Some Christchurch members of the STG moved into Aramoana at about 6:00 am on 14 November. The STG went first to Gray's house, passing bodies on the street. After clearing neighbouring houses they put a stun grenade into Gray's, blowing out the windows, followed by tear gas. Kicking down the door, they discovered it was empty. The group then worked down the road, checking each house, a squad on either side of the street. The STG called up the AOS, with members from Wanganui, Palmerston North, Napier, and New Plymouth, to their backs. The group discovered Sergeant Guthrie's revolver in a garden, and a woman who had been hiding under a table for more than twenty hours.
After a long day searching from house to house, the STG checked a crib with a broken window on the north-eastern side of the township. The crib had large hedges on both sides, and a fibrolite shed at the rear. The group spotted Gray briefly at a window, and a battle ensued. Police put a stun grenade through a window, but it bounced off a mattress that Gray had placed as a barricade and landed back near police. Police fired teargas into the crib. Gray began shooting not at police but through the fibrolite shed. The STG opened fire, both sides shooting for two minutes, Gray walking around inside firing randomly. A stray bullet that passed through the crib struck an STG officer in the ankle. As soon as the shooting erupted, the Air Force Iroquois took up position overhead to help ensure Gray could not escape into nearby bushes in the fading light of the approaching second night.
At around 5.50 pm, Gray ran out of the house, shooting from the hip and shouting "Kill me! Fucking kill me!" He took several steps before being struck and knocked down by STG gunfire. Gray was hit five times: in the eye, neck, chest and twice in the groin. Even with these injuries, he struggled fiercely against police, breaking free of plastic handcuffs before being re-handcuffed, while berating police for not having killed him. Ambulance officers treated him at the scene and on the way to Dunedin hospital by providing him oxygen, but the ambulance did not get very far out of Aramoana and at 6:10 Gray died.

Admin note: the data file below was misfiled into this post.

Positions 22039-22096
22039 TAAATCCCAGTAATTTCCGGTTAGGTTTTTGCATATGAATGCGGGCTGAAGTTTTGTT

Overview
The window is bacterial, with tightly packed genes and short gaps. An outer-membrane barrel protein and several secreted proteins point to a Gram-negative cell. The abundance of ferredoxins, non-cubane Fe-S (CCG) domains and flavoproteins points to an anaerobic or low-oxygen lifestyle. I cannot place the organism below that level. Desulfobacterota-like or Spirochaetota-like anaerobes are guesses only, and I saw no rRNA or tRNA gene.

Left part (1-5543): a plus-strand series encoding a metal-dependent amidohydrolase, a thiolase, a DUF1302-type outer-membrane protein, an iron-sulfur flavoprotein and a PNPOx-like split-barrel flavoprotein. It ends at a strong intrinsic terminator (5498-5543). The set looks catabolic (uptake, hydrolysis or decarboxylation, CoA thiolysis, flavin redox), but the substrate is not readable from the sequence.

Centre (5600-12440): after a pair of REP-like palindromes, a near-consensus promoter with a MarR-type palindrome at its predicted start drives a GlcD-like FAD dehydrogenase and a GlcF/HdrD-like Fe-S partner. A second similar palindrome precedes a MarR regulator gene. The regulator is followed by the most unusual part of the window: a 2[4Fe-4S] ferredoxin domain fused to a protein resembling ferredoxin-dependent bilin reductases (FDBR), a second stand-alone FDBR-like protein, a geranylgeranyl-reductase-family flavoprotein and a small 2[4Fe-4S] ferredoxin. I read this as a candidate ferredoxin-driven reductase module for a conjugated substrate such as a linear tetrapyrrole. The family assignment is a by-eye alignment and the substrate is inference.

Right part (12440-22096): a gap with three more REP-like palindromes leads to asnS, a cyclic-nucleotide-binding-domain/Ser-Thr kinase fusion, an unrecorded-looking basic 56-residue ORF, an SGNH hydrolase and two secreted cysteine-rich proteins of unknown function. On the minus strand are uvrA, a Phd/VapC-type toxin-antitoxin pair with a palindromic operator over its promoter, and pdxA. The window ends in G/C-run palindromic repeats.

Inside the crib police found a .22 Winchester rifle fitted with a silencer, an air rifle, hundreds of rounds of .22 ammunition, and approximately 100 rounds of .223 ammunition. Gray was carrying a .22 Remington rifle as well as the .223 Norinco when he was shot. Police had fired between 50 and 60 shots, and at least 150 police officers were involved in the operation.
Rewa Bryson and Jasmine Holden's charred bodies were found in what remained of the Holden family home. Fourteen people including Gray were dead.
The perpetrator of the massacre was 33-year-old David Malcolm Gray (20 November 1956 – 14 November 1990), an unemployed resident of Aramoana. Gray was born in Dunedin, New Zealand, and was raised in Port Chalmers. His father, David Francis, worked in a manufacturing company and his mother, Mary Elizabeth, was a machinist. He had two siblings, sister Joan and brother Barry.
Gray attended Port Chalmers Primary School, and later enrolled at the Otago Boys' High School from 1971 to 1973, where he was a mid-stream student. A former classmate stated Gray was quiet and unassuming, and that "there was nothing frightening about him then". Those who knew Gray remembered him as having been a loner since primary school. He had worked occasionally as a farmhand but had been unemployed for a few years before 1990.
He had lost both his parents — his father in 1978, and his mother in 1985. His sister said the death of their mother deeply affected David, and prompted him to move from Port Chalmers to the Gray family holiday home in Aramoana.